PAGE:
Africans make up 12% of the world’s population but only 2.5% of the world’s passengers. Why the gap?

Africa has 731 airports and 419 airlines with an aviation industry that supports around 6.9 million jobs and USD 80 billion in economic activity. According to the International Air Transport Association (IATA), Africa is set to become one of the fastest growing aviation regions in the next 20 years with an annual expansion of nearly 5%. While it is evident that aviation in Africa has the potential to fuel economic growth, several barriers exist. Weak infrastructure, high ticket prices, poor connectivity and lack of liberalisation rank amongst the many challenges.

Consider the reality: Airport infrastructure in most African countries is outdated and not built to serve the growing volume of passengers or cargo. Airlines and airports are often managed by government entities or regulatory bodies. Foreign investment is discouraged. In Malawi, for example, it’s illegal for a foreign airline or private investor to own more than 49% of a national airline. So, this prevented Ethiopian Airlines from purchasing more than a 49% stake in Malawian Airlines.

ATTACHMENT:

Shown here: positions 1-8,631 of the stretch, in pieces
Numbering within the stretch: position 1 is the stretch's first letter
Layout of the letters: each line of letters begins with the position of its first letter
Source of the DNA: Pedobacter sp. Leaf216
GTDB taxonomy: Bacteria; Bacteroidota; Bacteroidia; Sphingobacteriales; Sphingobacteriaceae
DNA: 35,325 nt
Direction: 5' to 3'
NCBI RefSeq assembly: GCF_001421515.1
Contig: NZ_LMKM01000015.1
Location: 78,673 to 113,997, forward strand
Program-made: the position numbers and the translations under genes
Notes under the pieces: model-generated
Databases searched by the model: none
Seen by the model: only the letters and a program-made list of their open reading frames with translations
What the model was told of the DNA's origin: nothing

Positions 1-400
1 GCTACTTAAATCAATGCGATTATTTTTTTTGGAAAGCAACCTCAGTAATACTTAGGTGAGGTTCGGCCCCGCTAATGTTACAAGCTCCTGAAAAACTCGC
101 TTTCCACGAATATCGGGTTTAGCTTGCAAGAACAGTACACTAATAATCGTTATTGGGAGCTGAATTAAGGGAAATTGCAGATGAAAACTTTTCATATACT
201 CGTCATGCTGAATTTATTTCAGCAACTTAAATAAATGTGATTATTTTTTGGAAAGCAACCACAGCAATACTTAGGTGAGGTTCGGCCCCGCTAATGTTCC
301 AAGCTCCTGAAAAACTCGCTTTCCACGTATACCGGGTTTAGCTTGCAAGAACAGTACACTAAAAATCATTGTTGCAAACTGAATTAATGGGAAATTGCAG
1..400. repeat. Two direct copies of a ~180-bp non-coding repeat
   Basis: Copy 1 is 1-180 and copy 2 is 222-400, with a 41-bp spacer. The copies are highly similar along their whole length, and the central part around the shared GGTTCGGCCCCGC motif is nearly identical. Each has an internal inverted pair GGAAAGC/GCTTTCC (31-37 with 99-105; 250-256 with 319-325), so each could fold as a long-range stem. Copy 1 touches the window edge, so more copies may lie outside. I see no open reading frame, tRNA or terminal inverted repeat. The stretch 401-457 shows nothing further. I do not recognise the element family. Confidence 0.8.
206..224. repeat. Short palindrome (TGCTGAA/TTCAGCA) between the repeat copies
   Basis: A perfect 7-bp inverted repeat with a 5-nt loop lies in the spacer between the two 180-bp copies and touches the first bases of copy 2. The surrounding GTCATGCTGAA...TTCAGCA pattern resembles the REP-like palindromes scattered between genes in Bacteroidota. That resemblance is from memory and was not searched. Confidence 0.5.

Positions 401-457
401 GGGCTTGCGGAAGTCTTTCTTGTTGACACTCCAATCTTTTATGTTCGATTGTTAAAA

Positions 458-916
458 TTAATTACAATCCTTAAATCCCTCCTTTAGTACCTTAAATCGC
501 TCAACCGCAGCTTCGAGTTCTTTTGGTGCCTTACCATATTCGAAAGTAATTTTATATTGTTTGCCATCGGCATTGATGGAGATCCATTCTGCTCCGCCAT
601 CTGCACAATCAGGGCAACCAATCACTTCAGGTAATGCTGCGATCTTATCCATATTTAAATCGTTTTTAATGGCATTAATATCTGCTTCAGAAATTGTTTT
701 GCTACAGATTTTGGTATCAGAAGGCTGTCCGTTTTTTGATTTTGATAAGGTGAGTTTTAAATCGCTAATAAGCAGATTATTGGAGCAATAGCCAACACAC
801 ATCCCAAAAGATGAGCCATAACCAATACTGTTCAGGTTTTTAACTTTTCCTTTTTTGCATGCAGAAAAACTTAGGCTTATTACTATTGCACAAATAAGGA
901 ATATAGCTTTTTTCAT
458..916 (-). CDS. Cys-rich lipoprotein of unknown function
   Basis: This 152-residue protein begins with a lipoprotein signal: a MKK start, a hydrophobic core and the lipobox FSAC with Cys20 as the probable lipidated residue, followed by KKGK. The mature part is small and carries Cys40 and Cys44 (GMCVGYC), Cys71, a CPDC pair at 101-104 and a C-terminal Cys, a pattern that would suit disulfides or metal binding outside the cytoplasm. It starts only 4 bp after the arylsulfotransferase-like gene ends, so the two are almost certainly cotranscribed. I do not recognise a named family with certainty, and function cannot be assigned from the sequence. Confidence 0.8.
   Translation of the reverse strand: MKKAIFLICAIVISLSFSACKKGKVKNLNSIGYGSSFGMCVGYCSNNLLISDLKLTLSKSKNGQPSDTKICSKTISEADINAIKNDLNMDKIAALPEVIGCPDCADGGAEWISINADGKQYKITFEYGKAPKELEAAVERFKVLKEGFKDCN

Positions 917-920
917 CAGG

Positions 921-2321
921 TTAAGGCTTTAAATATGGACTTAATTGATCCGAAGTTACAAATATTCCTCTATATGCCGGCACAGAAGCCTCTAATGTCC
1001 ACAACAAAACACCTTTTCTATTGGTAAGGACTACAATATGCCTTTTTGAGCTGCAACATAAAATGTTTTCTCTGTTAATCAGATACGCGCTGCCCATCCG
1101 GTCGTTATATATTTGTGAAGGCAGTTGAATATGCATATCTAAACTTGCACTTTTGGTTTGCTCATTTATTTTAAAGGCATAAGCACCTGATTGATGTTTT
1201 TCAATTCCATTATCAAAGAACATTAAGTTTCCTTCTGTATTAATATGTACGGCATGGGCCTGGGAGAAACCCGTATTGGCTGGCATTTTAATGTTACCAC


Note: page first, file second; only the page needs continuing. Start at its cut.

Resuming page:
Yet, modernising infrastructure and operations requires both investment and expertise, ideally from public-private partnerships. Africa needs to open its doors for private capital investment. Countries such as Côte d’Ivoire and Rwanda are heeding this call and making strategic bets in the sector while employing best practices to drive vibrant aviation growth. Take the outstanding example of the Abidjan International Airport. In 1996, management and operation of the terminal in Côte d’Ivoire were privatised and awarded to AERIA, a French company. Ownership of AERIA is shared by private investors (65%), a technical partner (25%) and Côte d’Ivoire (10%). The company has invested in infrastructure and delivered quality service, impressing the government so much that the concession has been extended.

With private capital involved in the mix as in Côte d’Ivoire, partnerships can build greater efficiency, higher revenue and better quality service that demand financial discipline and eliminate corruption. Still, governments have an important role to play in delivering economic and social benefits by championing intercontinental aviation as well as shaping a dynamic African aviation sector.